Now, the reasons are different. Though free of the other encumbrances of life, this is what keeps her going. She doesn't mind if she leaves a stain behind on the chair, because she has left a mark of being herself, being alive and young, because now she is older. It may not be long before this bleeding ends. Maybe she would get another kind of freedom later, but she does not know.
For most of those five days, though now she does not have anyone else in the big house living with her, noticing anything about her, she wears her white salwar. And shuts herself in the small shed, for that and only that is the place, where she can sit and write.
By Salvatore Buttaci
He thought he heard Melanie's voice calling him out of his daydream. An old habit made Angelo turn his head. That sweetheart voice came back to him after these seven years. It made him cry now to think his mind would play such cruel tricks on him.
From the kitchen he smelled the coffee brewing in the old Mr. Coffee machine he and Melanie had bought back when both had money and weekends were spent racing from store to store buying everything in sight. "Money to burn," she'd say. "We got it, don't we?" and Angelo would squint his eyes. "You bet we got it, and we'll have it for the next hundred years!"
Money to burn? He wished now he had enough green to pay his rent for the past three months. The old broad upstairs had already threatened to boot his ass out or call the police. Angelo stayed clear of her, ducking behind whatever stood between the two of them, out on the street or in the building. Once she yelled to him. He pretended not to hear. Kept walking. No, the money had run out. Forget the next hundred years.
Melanie was gone. He was still here trying to make it one day at a time.
He poured the steaming coffee into the mug that read "Washington, D.C." and he remembered for a fleeting instant one more place the two of them had visited in their wild spree to burn their money. If he had bought a mug in every vacation city they'd visited and made love, where would he have found the room in this tiny dollhouse apartment? It was hard for him -- sad too! Not so long ago he and Melanie had lived in a fairy tale. They owned a palatial home. They had it all. He could still imagine her pretending to be lost in one of the twelve rooms. "Angelo, Honey, so where is the entertainment room?" and calling back to her, his projected voice muffled in his cupped hands so his words sounded as if they were coming from far away. "Every room's entertainment, Baby," he'd joked. Then he'd find her, take her in his arms. "Angelo," she'd say, and he'd kiss her again. "Angelo."
Now he'd heard his name again. Her voice. Seven years. Where did they go? He'd spent all but the last six months of them in a smaller place than this. A one-room cage with cot and sink and toilet. Walls done in Early American Prison. Bars instead of wallpaper. Noise from other cells instead of the painful silence he had to endure now, living alone without her.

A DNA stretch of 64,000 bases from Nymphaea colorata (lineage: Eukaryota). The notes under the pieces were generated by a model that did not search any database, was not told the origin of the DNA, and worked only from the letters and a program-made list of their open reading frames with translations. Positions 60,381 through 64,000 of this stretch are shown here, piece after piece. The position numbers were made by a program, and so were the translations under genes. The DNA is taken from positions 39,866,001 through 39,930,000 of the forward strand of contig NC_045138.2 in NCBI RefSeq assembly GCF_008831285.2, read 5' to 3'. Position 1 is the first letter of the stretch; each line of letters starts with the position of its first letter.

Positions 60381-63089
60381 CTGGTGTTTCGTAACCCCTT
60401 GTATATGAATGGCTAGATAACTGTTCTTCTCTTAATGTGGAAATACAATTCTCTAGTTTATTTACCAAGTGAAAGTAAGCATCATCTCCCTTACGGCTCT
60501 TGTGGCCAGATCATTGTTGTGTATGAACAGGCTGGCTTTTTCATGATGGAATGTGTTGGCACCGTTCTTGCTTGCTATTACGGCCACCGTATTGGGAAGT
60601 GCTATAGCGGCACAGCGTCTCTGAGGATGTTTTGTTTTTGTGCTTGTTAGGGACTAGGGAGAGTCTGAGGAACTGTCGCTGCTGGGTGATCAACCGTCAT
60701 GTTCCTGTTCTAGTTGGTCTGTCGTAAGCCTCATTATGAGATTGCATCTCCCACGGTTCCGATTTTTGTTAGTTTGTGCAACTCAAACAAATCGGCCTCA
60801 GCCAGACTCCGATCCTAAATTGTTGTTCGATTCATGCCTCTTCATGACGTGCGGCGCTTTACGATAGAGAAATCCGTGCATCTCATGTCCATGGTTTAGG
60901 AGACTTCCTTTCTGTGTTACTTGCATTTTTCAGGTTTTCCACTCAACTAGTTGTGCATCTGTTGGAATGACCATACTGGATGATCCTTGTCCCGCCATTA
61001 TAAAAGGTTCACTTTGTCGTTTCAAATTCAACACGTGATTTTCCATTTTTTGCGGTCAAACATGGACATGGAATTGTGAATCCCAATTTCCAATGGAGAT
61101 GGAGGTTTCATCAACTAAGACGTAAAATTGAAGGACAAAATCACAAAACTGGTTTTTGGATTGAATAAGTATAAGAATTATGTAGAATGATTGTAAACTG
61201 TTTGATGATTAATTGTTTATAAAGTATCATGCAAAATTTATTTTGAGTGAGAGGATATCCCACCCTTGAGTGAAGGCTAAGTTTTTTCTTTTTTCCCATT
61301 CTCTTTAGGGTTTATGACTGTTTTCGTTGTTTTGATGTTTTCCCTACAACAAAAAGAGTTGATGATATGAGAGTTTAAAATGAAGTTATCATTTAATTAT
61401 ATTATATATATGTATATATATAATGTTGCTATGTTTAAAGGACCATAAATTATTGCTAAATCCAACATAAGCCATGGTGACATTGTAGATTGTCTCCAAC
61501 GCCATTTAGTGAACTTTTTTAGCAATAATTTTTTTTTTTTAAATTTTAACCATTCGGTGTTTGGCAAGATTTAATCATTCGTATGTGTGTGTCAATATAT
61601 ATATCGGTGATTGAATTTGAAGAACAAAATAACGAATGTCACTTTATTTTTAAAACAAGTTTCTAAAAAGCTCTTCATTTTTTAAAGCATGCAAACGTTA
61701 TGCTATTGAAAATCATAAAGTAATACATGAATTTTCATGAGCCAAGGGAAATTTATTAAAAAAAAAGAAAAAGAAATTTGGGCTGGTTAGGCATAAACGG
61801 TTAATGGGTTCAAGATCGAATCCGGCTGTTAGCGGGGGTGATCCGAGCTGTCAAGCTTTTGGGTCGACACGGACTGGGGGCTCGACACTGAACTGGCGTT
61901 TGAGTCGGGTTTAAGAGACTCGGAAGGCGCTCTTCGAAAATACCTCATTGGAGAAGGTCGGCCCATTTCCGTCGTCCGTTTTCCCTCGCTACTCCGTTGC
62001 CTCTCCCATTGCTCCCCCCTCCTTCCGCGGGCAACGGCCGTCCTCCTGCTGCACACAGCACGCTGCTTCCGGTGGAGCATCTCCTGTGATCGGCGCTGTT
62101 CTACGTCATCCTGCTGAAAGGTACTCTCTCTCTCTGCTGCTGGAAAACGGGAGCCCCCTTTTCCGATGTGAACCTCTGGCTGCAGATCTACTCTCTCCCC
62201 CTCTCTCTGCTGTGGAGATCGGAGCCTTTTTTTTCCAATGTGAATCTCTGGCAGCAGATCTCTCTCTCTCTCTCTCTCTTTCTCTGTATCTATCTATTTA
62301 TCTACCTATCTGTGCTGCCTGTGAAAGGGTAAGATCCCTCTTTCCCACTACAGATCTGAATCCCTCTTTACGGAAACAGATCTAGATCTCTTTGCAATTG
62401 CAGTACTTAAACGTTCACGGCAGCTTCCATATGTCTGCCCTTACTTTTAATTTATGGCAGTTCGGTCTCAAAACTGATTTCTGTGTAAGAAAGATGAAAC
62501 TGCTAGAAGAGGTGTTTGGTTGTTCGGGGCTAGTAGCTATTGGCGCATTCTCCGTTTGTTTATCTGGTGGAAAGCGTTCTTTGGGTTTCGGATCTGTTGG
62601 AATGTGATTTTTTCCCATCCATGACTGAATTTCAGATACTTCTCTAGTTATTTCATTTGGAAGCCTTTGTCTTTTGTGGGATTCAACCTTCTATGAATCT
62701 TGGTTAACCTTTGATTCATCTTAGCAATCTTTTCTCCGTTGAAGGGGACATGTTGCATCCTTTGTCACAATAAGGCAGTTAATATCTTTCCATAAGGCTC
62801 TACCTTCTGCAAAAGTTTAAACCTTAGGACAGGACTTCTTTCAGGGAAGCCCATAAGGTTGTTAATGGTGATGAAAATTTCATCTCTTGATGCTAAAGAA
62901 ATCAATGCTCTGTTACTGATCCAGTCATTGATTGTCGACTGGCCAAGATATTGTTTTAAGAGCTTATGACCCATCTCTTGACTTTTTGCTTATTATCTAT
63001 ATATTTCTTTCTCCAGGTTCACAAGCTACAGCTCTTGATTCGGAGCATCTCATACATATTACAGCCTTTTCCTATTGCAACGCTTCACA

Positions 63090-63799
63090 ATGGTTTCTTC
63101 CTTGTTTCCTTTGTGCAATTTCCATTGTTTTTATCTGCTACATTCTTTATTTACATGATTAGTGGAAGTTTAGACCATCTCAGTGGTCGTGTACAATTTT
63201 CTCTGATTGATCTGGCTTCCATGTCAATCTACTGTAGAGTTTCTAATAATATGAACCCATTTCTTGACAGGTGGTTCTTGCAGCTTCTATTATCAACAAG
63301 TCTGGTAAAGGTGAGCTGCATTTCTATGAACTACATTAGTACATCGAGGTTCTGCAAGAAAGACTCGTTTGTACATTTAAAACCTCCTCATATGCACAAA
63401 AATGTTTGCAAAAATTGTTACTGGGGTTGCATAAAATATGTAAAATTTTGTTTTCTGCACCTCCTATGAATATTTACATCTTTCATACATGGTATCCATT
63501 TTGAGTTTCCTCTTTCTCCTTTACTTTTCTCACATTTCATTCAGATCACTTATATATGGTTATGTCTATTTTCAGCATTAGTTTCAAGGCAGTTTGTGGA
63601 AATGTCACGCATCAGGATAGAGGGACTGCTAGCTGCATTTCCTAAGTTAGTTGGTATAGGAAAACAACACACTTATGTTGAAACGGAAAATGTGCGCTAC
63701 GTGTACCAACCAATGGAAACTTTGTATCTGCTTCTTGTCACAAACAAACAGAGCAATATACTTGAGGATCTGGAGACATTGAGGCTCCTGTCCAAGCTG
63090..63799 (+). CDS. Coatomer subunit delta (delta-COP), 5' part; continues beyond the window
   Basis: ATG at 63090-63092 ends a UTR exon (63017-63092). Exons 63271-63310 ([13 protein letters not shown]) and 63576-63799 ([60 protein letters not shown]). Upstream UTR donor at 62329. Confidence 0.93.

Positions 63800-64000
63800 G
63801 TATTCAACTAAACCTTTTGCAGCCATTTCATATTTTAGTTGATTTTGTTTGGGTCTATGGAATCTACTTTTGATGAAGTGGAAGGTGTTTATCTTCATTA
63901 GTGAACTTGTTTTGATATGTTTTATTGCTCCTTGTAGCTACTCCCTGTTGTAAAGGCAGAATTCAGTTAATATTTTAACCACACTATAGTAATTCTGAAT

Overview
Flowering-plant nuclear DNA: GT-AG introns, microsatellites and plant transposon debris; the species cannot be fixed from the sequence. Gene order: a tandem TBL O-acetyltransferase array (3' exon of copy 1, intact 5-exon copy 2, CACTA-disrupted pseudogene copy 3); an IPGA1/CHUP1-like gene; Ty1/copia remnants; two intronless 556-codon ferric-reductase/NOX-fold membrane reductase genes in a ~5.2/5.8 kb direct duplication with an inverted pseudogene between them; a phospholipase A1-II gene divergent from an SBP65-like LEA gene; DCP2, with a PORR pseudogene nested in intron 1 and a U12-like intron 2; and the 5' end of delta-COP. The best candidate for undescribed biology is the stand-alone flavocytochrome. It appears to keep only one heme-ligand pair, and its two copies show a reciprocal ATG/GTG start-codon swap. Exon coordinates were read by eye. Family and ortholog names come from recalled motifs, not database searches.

"Angelo." He was certain it was her voice! He sipped his coffee. He tried not to question. He tapped his fingers on the wooden tabletop, then stopped because it was what she would do whenever she was nervous or worried or afraid.
"What goes around, comes around." How many times had he heard that and laughed. "No karma for this boy." But the wheel came around and rolled over him like a runaway train. A wonder he survived. Half-survived. The better part of him, the love of his life, the beautiful Melanie had not. And whose fault was that? "Don't be too harsh on yourself," said friends, all the while gloating over his misfortune. Oh, he could tell that much. They were glad he toppled. They who had envied his good days now delighted in his fall. It was not his imagination. Who gave a damn whether Angelo Conte lived or died?
"Angelo." His heart raced. Her voice again. Louder, clearer, no mistaking it was anyone but her. "Angelo." He poured the half-filled cup into the cluttered sink, listened for her voice again, and heard only the blood pounding through the veins in his forehead.
He looked down and saw his hands trembling. Shaking like palsied hands unable to be stilled. "Angelo." He covered his ears, but his name would not go away. He pictured her carmine lips, the way she seductively moved them when she spoke. "You're a lip reader's dream, Baby," he'd tell her. "Every deaf guy in the world could fall in love with you!" He wished at this moment he were deaf too; he'd close his eyes and keep Melanie away. The reality of it all gnawed away inside him.
Where did it all start? he wondered. Better yet, how did it all end? Life was good. Angelo, top dog in a world of dog-eat-dog. Money? No problem. He had made the right connections, done a few favors for the right people, and they had not forgotten him. In that very first year he had earned more than he could ever have imagined.